|dc.description.abstract||Autosomal dominant polycystic kidney disease (ADPKD) is the most common inherited form of renal disease, and is characterised by the formation of fluid-filled cysts within organs, particularly in the kidneys. The two genes that are mutated in ADPKD, PKD1 and PKD2, encode proteins in a plasma membrane complex that facilitates calcium ion release in the cell. Patients typically have an inherited mutation in one of these genes from birth and it is postulated that a second hit in the same gene is required for pathogenesis. Changes in downstream signalling pathways then give rise to the cysts, physically limiting the function of the kidney, and without intervention can lead to renal failure. Mutations in the second allele have been found to be responsible for the second hit in some but not all cysts. We postulate that this “second hit” could also be caused by epigenetic mechanisms, particularly involving changes in DNA methylation. Epigenetic modifying drugs have been shown to reduce cyst formation and limit the pathology of the disease. The use of a targeted delivery system conjugated to an epigenetic modifying drug could ensure the drug concentration is sufficient within the renal tissue, with minimal exposure elsewhere in the body, reducing side effects. Conjugates such as this could initially be most effectively be tested in a small animal model, such as in mice.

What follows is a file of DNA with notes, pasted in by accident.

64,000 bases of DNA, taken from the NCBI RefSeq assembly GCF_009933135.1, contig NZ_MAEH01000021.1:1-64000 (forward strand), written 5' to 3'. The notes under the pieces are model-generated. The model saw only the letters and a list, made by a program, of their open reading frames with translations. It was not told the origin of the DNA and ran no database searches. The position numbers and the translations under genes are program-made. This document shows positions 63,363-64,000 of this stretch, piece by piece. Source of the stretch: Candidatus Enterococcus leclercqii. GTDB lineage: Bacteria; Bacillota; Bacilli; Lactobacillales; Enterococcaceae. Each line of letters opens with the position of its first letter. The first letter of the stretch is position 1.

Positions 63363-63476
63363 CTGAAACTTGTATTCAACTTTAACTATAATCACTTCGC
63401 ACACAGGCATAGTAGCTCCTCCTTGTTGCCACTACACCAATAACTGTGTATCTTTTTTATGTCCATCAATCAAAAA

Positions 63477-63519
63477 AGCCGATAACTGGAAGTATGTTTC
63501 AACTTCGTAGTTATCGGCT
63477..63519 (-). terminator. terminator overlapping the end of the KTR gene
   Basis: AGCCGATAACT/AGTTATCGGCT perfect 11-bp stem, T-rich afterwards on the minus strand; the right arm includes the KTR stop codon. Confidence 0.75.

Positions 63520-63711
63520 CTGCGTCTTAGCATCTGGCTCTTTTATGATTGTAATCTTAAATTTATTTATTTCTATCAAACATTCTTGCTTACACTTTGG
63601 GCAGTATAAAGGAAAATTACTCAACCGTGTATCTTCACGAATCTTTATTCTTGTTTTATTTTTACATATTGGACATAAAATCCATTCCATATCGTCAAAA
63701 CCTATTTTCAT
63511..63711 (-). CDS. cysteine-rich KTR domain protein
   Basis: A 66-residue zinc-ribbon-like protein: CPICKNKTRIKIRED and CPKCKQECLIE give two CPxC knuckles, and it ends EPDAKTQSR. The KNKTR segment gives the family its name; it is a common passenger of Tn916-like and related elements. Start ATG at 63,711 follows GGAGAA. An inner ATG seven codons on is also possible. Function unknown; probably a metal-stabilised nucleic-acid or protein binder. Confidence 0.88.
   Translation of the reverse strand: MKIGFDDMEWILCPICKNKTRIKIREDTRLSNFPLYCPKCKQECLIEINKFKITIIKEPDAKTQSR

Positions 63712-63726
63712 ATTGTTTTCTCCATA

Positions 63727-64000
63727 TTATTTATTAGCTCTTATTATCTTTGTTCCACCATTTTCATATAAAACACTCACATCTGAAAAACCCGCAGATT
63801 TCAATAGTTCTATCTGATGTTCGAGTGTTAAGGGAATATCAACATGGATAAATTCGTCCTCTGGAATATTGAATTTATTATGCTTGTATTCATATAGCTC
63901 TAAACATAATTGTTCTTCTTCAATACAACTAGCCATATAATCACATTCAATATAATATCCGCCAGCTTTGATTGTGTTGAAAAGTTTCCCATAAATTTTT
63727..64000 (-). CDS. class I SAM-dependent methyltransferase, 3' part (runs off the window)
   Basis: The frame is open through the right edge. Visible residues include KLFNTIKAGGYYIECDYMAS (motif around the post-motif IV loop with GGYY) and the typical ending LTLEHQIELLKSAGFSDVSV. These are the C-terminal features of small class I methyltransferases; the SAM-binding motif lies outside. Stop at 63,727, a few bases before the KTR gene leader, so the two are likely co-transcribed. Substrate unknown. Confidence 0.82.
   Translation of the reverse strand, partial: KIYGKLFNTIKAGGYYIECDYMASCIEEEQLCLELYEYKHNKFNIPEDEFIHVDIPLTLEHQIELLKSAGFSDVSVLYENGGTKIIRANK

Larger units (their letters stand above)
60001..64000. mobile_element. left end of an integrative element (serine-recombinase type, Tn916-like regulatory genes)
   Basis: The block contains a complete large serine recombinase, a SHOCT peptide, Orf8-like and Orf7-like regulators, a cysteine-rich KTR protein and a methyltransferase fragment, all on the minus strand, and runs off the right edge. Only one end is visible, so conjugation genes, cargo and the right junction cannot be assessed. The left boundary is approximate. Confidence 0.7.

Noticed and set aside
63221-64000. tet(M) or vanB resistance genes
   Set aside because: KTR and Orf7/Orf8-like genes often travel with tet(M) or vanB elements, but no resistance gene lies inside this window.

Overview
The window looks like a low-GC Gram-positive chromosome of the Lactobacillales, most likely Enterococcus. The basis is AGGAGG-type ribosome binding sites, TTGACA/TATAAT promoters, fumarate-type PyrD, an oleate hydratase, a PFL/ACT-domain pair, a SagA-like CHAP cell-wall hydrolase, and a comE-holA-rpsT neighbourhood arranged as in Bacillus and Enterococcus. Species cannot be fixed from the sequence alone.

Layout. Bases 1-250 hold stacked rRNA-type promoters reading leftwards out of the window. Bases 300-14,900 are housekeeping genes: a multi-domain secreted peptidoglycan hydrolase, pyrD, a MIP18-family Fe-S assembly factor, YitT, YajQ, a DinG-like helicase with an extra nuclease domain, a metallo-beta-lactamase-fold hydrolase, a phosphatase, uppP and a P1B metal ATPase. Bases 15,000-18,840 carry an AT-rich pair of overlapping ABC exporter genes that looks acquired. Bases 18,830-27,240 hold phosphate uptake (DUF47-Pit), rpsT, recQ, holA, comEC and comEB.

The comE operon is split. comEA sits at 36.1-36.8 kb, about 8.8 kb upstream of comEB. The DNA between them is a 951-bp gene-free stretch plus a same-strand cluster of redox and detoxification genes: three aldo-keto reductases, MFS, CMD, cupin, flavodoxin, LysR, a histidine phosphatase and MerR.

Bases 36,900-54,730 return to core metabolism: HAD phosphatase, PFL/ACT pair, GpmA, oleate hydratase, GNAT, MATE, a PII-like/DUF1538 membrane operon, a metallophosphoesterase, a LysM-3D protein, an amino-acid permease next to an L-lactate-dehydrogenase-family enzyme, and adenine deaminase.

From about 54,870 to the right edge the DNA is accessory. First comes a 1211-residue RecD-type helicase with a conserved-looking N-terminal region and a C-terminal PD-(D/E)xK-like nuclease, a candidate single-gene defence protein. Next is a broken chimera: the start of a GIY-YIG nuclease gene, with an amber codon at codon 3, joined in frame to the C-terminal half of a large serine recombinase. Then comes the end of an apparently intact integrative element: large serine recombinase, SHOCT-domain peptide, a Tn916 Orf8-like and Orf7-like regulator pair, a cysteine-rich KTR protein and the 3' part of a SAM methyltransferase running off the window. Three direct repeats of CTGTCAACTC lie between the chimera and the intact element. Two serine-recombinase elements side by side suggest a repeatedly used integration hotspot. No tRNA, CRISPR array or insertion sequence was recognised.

To facilitate these types of studies, we have investigated DNA methylation in two regions of the mouse Pkd1 gene. Bisulfite sequencing of kidney DNA samples from wildtype mice, and the del34 Pkd1 mouse model heterozygous for a Pkd1 mutation, were performed. We found that the promotor CpG island was unmethylated whereas the gene body region examined was hypermethylated in both Pkd1 heterozygous and wildtype mouse kidneys. However, quantitative PCR expression analysis revealed consistently higher expression of the Pkd1 ii gene in Pkd1 heterozygous samples when compared to wildtype. Hematoxylin and eosin staining of mouse kidneys sections revealed at least one confirmed cyst in a Pkd1 heterozygous sample, but cysts are considerably fewer in number when compared with the human disease. To extend the limited data available on the methylation landscape in human PKD1, we have performed reduced representation bisulfite sequencing (RRBS) on two ADPKD human kidney samples, and three wildtype kidney samples. In contrast to the mouse data, we found methylation differences in the PKD1 gene in ADPKD samples, when compared to wildtype kidney tissue, and changes in other key genes involved in cystogenesis. These data further support a potential role for DNA methylation in ADPKD pathogenesis.
To be able to target a potential methylation difference specifically in the kidney, as a therapeutic option for ADPKD, we have investigated the ability of the galectin-3-avid (C3 G12) binding peptide to specifically localise to the kidney. We injected the peptide bound to a Cy3.5 fluorescent probe into wildtype mice. We observed that the C3-G12-Cy3.5 conjugate accumulated in the mouse kidneys and was retained there for at least 30 minutes. In contrast, little to no fluorescence was observed in the heart, liver, lungs and spleen. These data suggest that the C3-G12 peptide could be used in a selective delivery mechanism for future therapies. This research provides new data on the mouse and human methylation landscapes in ADPKD and confirms the kidney targeting nature of the C3-G12 peptide in mice.||